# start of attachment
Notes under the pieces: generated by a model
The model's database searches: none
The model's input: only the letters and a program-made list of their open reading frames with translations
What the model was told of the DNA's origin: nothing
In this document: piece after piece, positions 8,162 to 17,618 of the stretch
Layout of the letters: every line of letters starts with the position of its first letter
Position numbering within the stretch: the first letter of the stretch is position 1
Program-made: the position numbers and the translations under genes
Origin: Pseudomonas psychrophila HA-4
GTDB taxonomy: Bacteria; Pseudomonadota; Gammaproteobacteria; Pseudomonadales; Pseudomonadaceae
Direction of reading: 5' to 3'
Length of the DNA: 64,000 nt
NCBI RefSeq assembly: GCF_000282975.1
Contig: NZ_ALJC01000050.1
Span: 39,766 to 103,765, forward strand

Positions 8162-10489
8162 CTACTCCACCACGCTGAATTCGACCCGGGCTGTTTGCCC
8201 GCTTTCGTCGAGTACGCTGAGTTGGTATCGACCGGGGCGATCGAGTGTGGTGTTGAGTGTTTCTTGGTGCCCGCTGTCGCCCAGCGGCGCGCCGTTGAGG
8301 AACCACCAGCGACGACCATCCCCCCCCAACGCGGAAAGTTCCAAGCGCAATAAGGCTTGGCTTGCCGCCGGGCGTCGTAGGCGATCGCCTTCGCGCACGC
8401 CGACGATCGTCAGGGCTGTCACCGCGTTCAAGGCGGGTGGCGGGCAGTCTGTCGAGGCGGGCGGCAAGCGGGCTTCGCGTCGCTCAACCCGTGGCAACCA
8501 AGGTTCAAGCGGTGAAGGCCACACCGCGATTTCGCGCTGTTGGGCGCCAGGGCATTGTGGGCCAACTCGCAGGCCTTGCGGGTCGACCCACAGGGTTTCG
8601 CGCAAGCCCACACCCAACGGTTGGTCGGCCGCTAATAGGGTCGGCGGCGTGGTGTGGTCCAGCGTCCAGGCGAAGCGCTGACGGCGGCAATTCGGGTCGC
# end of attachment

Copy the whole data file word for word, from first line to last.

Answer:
Notes under the pieces: generated by a model
The model's database searches: none
The model's input: only the letters and a program-made list of their open reading frames with translations
What the model was told of the DNA's origin: nothing
In this document: piece after piece, positions 8,162 to 17,618 of the stretch
Layout of the letters: every line of letters starts with the position of its first letter
Position numbering within the stretch: the first letter of the stretch is position 1
Program-made: the position numbers and the translations under genes
Origin: Pseudomonas psychrophila HA-4
GTDB taxonomy: Bacteria; Pseudomonadota; Gammaproteobacteria; Pseudomonadales; Pseudomonadaceae
Direction of reading: 5' to 3'
Length of the DNA: 64,000 nt
NCBI RefSeq assembly: GCF_000282975.1
Contig: NZ_ALJC01000050.1
Span: 39,766 to 103,765, forward strand

Positions 8162-10489
8162 CTACTCCACCACGCTGAATTCGACCCGGGCTGTTTGCCC
8201 GCTTTCGTCGAGTACGCTGAGTTGGTATCGACCGGGGCGATCGAGTGTGGTGTTGAGTGTTTCTTGGTGCCCGCTGTCGCCCAGCGGCGCGCCGTTGAGG
8301 AACCACCAGCGACGACCATCCCCCCCCAACGCGGAAAGTTCCAAGCGCAATAAGGCTTGGCTTGCCGCCGGGCGTCGTAGGCGATCGCCTTCGCGCACGC
8401 CGACGATCGTCAGGGCTGTCACCGCGTTCAAGGCGGGTGGCGGGCAGTCTGTCGAGGCGGGCGGCAAGCGGGCTTCGCGTCGCTCAACCCGTGGCAACCA
8501 AGGTTCAAGCGGTGAAGGCCACACCGCGATTTCGCGCTGTTGGGCGCCAGGGCATTGTGGGCCAACTCGCAGGCCTTGCGGGTCGACCCACAGGGTTTCG
8601 CGCAAGCCCACACCCAACGGTTGGTCGGCCGCTAATAGGGTCGGCGGCGTGGTGTGGTCCAGCGTCCAGGCGAAGCGCTGACGGCGGCAATTCGGGTCGC